More than ever, the American news media are under public scrutiny for the way individual reporters conduct themselves, for how news coverage on major events is carried out and for the balance media organizations purport their news coverage to have. Journalism professors know all too well the devastating impact that cases of individual journalists fabricating lies and resorting to plagiarism in their work can have on the media's credibility. Nonetheless, it's not surprising that journalism schools in recent years have renewed their efforts in teaching journalism ethics.
Dr. Lee Thornton, a veteran journalist and a University of Maryland journalism professor, talks to Black Issues about the controversies that have not only shaped overall public perception of the American news media but have made household names out of a few discredited journalists. Her discussion also highlights her award-winning public affairs show, "Front and Center," which is produced by the University of Maryland. In one of the few television shows that has journalists commenting on the news business, "Front and Center" showcases Thornton leading discussions with the most recognized figures in American journalism about the news media's performance.
Currently, Thornton holds the Richard Eaton Chair at the University of Maryland's Philip Merrill College of Journalism. She joined the faculty in 1997. She also has held faculty positions at Howard University, Ohio State University and the University of Illinois. As a journalist, Thornton has many years of experience, including stints as a CBS News White House correspondent, a senior producer at CNN, and a correspondent and producer at National Public Radio.
A native of Leesburg, Va., Thornton has earned degrees from Teachers College in Washington, D.C., Michigan State University and Northwestern University. She began her broadcast career as a reporter-anchor-producer for WLW-TV in Cincinnati. Thornton resides in Bethesda, Md.
BI: How would you describe the significance of the University of Maryland journalism school's move to establish an ethics course requirement for undergraduates in spring 2000? Was it a unique step at the time among journalism education programs?
LT: I don't believe we were the first major journalism program to offer a full-blown ethics course as a requirement for undergrads--but we were certainly among the lust. Such a requirement is still fairly rare nationwide. I know that the administration and the faculty of the Philip Merrill College of Journalism (believe) that's a reflection of how seriously we take ethics at Maryland. I was there and present at the time when the former dean, Reese Cleghorn, and the faculty decided to do this ... to deal straight-on with the issue of ethics in journalism. Certainly, I think that ours is a better program because of that step.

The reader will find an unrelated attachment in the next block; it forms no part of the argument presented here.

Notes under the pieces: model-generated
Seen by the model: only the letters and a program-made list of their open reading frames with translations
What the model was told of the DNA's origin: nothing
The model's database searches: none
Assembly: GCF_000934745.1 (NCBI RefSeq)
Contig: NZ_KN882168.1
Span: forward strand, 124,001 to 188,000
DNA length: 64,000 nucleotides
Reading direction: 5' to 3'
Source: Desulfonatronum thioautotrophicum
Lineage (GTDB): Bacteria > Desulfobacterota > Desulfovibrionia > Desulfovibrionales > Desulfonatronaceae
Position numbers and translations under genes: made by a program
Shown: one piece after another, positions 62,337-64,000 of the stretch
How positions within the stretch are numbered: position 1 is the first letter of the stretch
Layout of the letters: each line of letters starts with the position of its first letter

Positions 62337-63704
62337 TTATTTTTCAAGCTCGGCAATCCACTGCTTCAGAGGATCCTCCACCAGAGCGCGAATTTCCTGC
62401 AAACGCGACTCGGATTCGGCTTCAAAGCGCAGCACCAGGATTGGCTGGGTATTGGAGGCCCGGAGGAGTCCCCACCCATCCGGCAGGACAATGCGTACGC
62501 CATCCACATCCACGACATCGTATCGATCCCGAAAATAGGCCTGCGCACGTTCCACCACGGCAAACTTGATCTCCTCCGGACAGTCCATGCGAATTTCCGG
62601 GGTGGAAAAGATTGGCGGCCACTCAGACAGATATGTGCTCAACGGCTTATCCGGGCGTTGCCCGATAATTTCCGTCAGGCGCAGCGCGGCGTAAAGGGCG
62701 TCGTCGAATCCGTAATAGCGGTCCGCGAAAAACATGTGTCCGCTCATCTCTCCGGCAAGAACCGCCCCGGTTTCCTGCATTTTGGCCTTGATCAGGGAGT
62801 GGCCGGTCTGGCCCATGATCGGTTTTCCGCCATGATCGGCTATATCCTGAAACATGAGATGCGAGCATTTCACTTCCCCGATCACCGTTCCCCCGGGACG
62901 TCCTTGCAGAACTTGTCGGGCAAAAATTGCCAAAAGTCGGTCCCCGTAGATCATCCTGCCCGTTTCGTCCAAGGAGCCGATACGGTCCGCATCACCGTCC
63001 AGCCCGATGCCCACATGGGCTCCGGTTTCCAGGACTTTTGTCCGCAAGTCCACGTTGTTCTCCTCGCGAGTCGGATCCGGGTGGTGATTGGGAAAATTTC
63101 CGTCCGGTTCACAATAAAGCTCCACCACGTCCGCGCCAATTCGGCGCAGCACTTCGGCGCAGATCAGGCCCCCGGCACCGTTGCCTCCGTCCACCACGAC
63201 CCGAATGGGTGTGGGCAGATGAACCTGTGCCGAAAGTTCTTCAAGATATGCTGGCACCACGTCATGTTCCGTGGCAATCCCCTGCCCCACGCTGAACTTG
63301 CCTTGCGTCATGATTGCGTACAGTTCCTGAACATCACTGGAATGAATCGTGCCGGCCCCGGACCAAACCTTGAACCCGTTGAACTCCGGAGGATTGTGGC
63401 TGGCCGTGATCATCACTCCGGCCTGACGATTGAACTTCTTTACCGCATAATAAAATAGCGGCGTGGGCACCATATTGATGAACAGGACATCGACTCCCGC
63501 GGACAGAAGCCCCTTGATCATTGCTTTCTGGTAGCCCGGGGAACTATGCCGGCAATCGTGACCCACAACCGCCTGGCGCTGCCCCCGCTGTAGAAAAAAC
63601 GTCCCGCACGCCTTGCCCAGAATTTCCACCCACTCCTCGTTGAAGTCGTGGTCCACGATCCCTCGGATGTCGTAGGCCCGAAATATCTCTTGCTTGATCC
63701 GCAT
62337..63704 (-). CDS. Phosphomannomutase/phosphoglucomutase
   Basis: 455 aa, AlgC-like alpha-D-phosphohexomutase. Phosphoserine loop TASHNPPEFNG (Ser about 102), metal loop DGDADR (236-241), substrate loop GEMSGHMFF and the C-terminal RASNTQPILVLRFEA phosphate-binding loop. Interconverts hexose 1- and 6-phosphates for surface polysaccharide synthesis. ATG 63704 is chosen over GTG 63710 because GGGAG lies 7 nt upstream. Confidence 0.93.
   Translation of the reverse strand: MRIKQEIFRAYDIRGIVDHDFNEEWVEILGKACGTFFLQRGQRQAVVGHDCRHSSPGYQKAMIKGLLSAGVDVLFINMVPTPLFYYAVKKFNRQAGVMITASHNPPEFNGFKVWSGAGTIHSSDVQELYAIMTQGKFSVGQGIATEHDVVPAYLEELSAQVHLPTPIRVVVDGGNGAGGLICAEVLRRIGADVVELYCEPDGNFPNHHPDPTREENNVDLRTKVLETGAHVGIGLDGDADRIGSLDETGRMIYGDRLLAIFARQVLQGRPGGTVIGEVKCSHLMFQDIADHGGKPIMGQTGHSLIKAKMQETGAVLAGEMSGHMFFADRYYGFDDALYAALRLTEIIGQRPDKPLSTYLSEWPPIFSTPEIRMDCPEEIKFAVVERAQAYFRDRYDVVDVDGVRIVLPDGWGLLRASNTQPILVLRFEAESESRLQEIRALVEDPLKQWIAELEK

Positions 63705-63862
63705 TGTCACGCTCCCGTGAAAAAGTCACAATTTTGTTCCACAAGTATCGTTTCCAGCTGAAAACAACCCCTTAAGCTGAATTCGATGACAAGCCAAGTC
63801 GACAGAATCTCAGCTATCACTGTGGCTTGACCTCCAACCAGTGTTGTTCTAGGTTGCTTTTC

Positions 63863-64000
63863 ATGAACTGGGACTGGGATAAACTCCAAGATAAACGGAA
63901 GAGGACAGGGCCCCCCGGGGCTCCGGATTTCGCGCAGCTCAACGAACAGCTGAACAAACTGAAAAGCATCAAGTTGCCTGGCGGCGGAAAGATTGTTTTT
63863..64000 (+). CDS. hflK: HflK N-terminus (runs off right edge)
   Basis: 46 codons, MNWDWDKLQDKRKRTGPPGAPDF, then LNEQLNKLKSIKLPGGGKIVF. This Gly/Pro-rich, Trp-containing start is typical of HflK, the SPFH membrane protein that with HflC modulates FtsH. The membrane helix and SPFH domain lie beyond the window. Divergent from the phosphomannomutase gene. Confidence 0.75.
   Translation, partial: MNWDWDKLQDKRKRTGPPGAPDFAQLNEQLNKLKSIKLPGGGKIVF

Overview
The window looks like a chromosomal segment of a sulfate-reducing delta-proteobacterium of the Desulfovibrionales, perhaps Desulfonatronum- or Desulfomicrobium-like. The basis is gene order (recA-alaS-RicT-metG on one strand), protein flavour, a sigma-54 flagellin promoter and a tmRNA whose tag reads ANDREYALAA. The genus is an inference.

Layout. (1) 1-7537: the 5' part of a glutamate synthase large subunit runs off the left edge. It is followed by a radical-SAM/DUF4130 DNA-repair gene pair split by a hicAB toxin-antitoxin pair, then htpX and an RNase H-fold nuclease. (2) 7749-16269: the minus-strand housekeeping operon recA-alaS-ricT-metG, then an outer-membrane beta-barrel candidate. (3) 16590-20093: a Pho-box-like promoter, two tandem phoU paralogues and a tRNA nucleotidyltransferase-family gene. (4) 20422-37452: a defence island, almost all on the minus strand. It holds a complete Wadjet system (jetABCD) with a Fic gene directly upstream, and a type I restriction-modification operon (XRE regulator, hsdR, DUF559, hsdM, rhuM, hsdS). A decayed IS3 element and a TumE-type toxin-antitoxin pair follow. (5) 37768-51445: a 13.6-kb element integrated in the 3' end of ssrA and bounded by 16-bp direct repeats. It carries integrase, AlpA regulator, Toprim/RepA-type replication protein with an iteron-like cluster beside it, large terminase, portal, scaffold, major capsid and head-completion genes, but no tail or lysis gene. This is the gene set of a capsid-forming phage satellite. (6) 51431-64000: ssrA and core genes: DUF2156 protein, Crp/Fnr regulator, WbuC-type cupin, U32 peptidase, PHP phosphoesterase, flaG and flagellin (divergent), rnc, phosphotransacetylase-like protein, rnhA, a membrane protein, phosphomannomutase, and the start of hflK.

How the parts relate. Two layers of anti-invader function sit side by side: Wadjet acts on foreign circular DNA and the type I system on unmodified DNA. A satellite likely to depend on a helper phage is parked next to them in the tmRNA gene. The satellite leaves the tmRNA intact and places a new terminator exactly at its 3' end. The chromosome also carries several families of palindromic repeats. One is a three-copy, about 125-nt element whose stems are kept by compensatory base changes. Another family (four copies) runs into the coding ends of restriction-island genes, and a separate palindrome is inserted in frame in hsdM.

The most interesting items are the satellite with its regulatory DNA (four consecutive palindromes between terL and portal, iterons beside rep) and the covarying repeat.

BI: Since 2000 how do you think the public perception of journalists has changed, or not changed, especially in light of the Jayson Blair and Jack Kelley controversies?
LT: I think the year 2000 is rather arbitrary (though) it's connected to the year we established (an ethics course requirement). In fact, the public perception of journalists and the role they do in news gathering and dissemination had been going downhill well before the year 2000. It was before 2000, for example, that those public rankings of various professions came out, and journalists were right down there with car salesmen and lawyers in the public's mind. There were a number of surveys and studies that showed tremendous erosion of public trust in journalism before the year 2000.
BI: Do you think media coverage of 9/11, the war on terror and the Iraqi war has had significant impact on the public's perception of American journalists? How so?
LT: Certainly since 9/11, the war on terror and the War in Iraq, there have been changes in public perception. I want to mention two major media studies issued this year. …